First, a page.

MSU scientists have proposed a model explaining the features of the GRB 160625B gamma-ray flash

Lomonosov Moscow State University 31 May 2023 13:57
Astronomers from the Moscow State University GAISH proposed a three-stage model of the GRB 160625B gamma-ray burst, which suggests that the collapse of the stellar core is significantly affected by its rotation. The study of such processes makes it possible to better understand the mechanism of operation of the central engine of gamma-ray bursts and the equation of state of neutron stars. The results of the work are published in The Astrophysical Journal. 

On June 25, 2016, one of the brightest gamma-ray bursts in the history of observations occurred – GRB 160625B. It was observed by the FERMI-LAT, Konus-Wind, SWIFT telescopes, as well as the Lomonosov University spacecraft. In the optical range, observations were carried out, among other things, by the MASTER MSU robot telescope network, with the help of which, for the first time in history, the polarization of the gamma-ray burst's own radiation was measured. An article in Nature was devoted to this measurement. 

In addition to measuring polarization, the gamma-ray burst was interesting for its light curve – it contained three flashes, and instead of the usual afterglow attenuation, scientists saw oscillations. To explain how this could happen, astronomers have proposed a three-stage model of a gamma-ray burst. 

The gamma-ray burst lasted about 450 seconds, while the free fall time (i.e., the time for which the core collapses if the star instantly turns off) was about 10 microseconds. So, there had to be a process delaying the collapse time.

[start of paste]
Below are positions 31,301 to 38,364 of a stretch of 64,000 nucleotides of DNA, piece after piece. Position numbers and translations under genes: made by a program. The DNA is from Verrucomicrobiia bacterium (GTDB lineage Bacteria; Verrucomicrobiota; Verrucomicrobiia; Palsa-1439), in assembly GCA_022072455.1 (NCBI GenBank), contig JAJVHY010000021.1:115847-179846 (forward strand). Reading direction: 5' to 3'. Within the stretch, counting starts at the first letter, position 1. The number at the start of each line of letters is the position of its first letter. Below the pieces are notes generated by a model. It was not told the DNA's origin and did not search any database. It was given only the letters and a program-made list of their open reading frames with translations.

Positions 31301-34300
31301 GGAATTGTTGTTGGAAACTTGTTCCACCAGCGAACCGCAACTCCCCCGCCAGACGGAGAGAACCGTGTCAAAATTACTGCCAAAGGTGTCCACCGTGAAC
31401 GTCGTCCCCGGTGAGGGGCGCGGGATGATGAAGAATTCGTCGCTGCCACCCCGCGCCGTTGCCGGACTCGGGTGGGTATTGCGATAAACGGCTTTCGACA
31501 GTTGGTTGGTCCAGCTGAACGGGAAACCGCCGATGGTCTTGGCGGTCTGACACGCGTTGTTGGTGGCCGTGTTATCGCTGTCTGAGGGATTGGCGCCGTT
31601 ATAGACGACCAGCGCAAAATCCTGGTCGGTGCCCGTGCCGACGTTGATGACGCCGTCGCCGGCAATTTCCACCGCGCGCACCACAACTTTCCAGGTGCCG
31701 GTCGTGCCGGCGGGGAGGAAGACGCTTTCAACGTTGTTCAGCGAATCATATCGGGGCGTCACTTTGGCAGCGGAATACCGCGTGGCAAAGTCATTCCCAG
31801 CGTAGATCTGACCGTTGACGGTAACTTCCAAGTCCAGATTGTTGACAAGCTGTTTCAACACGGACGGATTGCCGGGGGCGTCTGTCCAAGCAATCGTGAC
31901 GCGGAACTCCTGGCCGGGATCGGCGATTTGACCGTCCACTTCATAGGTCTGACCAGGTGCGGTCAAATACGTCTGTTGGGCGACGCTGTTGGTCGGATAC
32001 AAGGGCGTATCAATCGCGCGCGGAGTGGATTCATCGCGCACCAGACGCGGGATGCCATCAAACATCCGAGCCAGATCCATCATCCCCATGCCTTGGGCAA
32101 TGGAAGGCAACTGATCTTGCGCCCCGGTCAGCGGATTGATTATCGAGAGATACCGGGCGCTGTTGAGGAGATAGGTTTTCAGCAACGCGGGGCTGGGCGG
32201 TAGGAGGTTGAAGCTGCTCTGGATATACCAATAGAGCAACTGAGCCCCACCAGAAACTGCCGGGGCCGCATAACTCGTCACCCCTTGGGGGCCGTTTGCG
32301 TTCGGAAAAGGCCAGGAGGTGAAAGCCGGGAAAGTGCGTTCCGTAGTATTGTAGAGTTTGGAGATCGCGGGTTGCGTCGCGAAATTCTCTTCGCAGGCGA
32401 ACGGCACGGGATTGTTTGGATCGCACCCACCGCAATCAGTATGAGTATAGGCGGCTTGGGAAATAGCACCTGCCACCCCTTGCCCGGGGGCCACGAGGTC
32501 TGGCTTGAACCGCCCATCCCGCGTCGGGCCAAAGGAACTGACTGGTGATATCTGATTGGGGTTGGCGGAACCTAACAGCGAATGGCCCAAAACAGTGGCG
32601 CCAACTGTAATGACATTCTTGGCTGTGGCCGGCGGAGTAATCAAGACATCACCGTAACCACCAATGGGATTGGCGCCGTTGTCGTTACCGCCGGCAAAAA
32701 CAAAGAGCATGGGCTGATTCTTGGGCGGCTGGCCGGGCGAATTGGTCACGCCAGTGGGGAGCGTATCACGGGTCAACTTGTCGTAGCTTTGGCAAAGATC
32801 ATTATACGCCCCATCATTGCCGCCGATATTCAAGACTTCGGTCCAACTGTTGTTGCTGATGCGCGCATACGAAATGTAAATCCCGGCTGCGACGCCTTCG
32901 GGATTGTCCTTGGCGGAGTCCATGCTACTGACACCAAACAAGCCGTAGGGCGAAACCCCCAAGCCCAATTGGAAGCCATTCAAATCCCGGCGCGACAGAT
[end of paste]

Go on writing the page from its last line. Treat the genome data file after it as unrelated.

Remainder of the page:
"This star, apparently, has a successful core mass, which quite slightly exceeded the Oppenheimer-Volkov limit (the limit mass of a neutron star; more massive nuclei collapse into a black hole – ed.). It turns out that such a core should collapse into a black hole, but along the lower boundary. Therefore, even a small rotation was enough to significantly delay the collapse," commented Aristarkh Chasovnikov, a student of the Department of Experimental Astronomy of the Faculty of Physics of Moscow State University. 

Scientists have proposed the following model of the observed process. The collapse began –> the core fell on the centrifugal barrier –> centrifugal forces equalized gravitational forces due to rapid rotation -> the first flash occurred. Then the rotation slowed down, and the core continued to contract until the gravitational forces came into equilibrium with the nuclear ones – then there was a second flash. Finally, the rotation of the core slowed down enough for the core to collapse into a black hole and a third flare occurred. This model explains both the three-stage gamma-ray burst and the oscillations in the afterglow. 

The theory of gamma-ray bursts should include the operation of the central engine (how and at what moment energy is released) and how the released energy is radiated. In this work, the astronomers of the Moscow State University Traffic Police dealt with the first part of the question, because to describe the operation of the central engine, it is just necessary to study unusual bursts, where it is strongly manifested. 

"Studying such mechanisms can help to find out the kind of "equation of state" of a neutron star. This is in the interests of nuclear physics, since huge values of density, temperature and energy are achieved in neutron stars," said Vladimir Lipunov, head of the MASTER project, Honorary Professor of Moscow State University.

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